15. ^ Graham, Renee (1994-06-20), "Janet Jackson: looks good, sounds bad", Boston Globe, p. 34
  16. ^ CNN.com – Transcripts, February 28, 2008
  17. ^ "Darren speaks to Janet at premiere of Why Did I Get Married Too? in London". Janet Love. Archived from the original on 2010-07-18. Retrieved 2010-06-28.
  18. ^ Tamsier Joof (Tam Jo) interview : West Africa Magazine : "Senegambian taking the dance world by storm" – June 5, 1995, p. 4
  19. ^ Sandler, Adam (April 11, 1994). "Janet Jackson; Mint Condition". Retrieved January 30, 2022.
  20. ^ Green, Tony (January 21, 1994). "all grown up". St. Petersburg Times. Archived from the original on January 31, 2022. Retrieved January 30, 2022.
  21. ^ Hilburn, Robert (April 9, 1994). "POP MUSIC REVIEW : Janet Jackson: See Her Roar : Forum Show Throbs in Pomp and Circumstance". Los Angeles Times. Archived from the original on January 31, 2022. Retrieved January 30, 2022.
  22. ^ Gipson, L. Michael (May 9, 2019). "The Curious Case of Tevin Campbell". The Reckoning. Archived from the original on January 31, 2022. Retrieved January 30, 2022.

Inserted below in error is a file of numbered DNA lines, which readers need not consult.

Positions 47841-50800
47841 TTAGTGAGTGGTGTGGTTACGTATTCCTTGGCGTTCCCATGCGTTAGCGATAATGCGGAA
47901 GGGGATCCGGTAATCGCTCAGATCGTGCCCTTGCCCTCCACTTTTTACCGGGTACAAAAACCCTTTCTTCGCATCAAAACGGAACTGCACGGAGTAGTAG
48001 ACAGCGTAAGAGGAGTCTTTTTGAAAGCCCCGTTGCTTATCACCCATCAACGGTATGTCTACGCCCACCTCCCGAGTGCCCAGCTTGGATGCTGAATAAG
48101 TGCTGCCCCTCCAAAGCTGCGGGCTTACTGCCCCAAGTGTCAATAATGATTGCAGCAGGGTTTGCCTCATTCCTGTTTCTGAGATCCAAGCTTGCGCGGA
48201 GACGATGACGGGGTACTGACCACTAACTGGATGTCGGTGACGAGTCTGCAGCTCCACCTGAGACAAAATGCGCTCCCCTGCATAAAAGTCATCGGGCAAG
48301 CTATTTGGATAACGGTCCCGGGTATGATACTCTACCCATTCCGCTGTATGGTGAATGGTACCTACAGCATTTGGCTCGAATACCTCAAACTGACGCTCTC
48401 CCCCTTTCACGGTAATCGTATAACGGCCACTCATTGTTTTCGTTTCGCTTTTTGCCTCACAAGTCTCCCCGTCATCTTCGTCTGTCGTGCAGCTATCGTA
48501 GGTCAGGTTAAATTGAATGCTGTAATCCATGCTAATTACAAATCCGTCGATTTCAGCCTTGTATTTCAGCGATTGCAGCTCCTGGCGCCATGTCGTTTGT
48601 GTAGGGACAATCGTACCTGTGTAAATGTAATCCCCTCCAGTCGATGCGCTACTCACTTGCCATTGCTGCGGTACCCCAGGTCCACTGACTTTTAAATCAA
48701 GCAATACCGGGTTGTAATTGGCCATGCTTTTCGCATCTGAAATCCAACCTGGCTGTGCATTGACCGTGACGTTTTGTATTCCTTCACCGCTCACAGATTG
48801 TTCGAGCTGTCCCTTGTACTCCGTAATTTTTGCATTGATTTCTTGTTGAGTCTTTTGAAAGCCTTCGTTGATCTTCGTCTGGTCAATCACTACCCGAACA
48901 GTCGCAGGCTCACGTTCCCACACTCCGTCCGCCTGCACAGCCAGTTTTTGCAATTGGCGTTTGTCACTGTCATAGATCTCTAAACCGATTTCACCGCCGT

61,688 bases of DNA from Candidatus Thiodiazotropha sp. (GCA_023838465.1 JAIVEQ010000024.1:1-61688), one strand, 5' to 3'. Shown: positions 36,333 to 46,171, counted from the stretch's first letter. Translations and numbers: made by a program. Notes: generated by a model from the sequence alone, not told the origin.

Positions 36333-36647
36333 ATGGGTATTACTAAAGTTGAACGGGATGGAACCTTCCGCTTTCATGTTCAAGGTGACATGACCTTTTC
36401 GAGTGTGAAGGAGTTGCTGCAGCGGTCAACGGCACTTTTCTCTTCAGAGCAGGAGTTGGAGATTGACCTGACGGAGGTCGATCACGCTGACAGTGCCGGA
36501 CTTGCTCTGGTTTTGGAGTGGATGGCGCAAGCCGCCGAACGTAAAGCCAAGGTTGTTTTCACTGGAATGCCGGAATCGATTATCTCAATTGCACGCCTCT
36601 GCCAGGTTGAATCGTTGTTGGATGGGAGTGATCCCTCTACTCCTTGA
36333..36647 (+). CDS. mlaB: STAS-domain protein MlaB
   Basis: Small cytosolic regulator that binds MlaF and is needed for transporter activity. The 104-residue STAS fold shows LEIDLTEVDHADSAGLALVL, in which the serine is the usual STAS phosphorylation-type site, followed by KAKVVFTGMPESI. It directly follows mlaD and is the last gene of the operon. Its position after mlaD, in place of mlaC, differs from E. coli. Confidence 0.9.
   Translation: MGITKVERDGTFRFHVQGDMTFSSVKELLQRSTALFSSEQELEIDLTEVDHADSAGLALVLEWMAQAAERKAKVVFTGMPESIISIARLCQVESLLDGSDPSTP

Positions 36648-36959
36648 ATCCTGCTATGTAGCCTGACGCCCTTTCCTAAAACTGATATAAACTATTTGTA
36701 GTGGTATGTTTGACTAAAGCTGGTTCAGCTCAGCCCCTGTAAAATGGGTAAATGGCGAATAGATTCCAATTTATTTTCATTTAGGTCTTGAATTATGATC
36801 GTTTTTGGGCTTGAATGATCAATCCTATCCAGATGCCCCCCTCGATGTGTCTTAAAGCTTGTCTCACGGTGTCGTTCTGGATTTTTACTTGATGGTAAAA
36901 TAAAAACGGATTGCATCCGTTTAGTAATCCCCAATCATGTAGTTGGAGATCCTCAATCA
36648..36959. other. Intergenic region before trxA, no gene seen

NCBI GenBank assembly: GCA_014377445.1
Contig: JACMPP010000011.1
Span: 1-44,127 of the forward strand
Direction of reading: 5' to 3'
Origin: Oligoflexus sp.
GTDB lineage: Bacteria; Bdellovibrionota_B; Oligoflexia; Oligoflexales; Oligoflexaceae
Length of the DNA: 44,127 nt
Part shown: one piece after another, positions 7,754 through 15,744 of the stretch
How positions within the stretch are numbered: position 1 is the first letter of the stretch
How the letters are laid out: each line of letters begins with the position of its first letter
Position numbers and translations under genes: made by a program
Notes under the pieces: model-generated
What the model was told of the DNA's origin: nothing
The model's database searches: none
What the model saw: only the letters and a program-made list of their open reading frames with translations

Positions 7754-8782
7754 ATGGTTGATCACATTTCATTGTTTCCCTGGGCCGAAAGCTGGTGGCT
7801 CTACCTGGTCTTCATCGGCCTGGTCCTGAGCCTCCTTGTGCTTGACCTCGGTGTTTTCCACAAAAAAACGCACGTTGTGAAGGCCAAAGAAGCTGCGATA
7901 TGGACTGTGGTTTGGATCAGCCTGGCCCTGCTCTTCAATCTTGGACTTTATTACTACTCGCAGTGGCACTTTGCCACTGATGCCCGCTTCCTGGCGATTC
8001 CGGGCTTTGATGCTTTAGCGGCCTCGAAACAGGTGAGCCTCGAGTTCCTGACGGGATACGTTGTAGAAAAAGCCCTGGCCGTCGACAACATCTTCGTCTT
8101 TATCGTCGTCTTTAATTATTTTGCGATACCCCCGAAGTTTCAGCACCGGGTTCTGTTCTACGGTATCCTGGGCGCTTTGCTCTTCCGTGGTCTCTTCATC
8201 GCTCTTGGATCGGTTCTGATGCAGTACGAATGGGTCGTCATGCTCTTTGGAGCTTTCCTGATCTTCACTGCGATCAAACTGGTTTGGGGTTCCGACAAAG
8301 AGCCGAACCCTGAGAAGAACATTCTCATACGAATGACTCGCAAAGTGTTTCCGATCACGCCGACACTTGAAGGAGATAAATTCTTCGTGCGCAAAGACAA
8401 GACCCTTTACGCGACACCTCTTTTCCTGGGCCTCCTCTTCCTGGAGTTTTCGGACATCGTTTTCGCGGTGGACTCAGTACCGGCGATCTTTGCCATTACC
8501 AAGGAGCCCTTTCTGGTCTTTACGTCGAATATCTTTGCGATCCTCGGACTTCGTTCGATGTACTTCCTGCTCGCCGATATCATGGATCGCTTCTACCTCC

23. ^ "Amusement Business Boxscore: Top 10 Concert Grosses". Billboard. Vol. 106, no. 8. Nashville, Tennessee: BPI Communications (published February 19, 1994). 19 February 1994. p. 14. ISSN 0006-2510. Retrieved January 30, 2022.
  24. ^ Sources for concerts in New York City, Landover, Richmond and Rosemont
  25. ^ Zad, Martie (December 26, 1993). "JANET JACKSON, SOAPS, ASTAIRE, COUNTRY CABLE IN NEW YEAR". The Washington Post. Archived from the original on January 31, 2022. Retrieved January 30, 2022.
  26. ^ Source for concert in Phoenix
  27. ^ a b "DELTA CENTER RESCHEDULES 2 JANET JACKSON CONCERTS". Deseret News. March 11, 1994. Archived from the original on January 31, 2022. Retrieved January 30, 2022.
  28. ^ "Milwaukee celebrates summer with music". Post-Bulletin. June 23, 1994. Archived from the original on January 31, 2022. Retrieved January 30, 2022.
  29. ^ "Amusement Business Boxscore: Top 10 Concert Grosses" (PDF). Billboard. Vol. 105, no. 51. Nashville, Tennessee: BPI Communications. December 18, 1993. p. 14. ISSN 0006-2510. Retrieved January 30, 2022.
  30. ^ "Amusement Business Boxscore: Top 10 Concert Grosses" (PDF). Billboard. Vol. 105, no. 52. Nashville, Tennessee: BPI Communications. December 25, 1993. p. 30. ISSN 0006-2510. Retrieved January 30, 2022.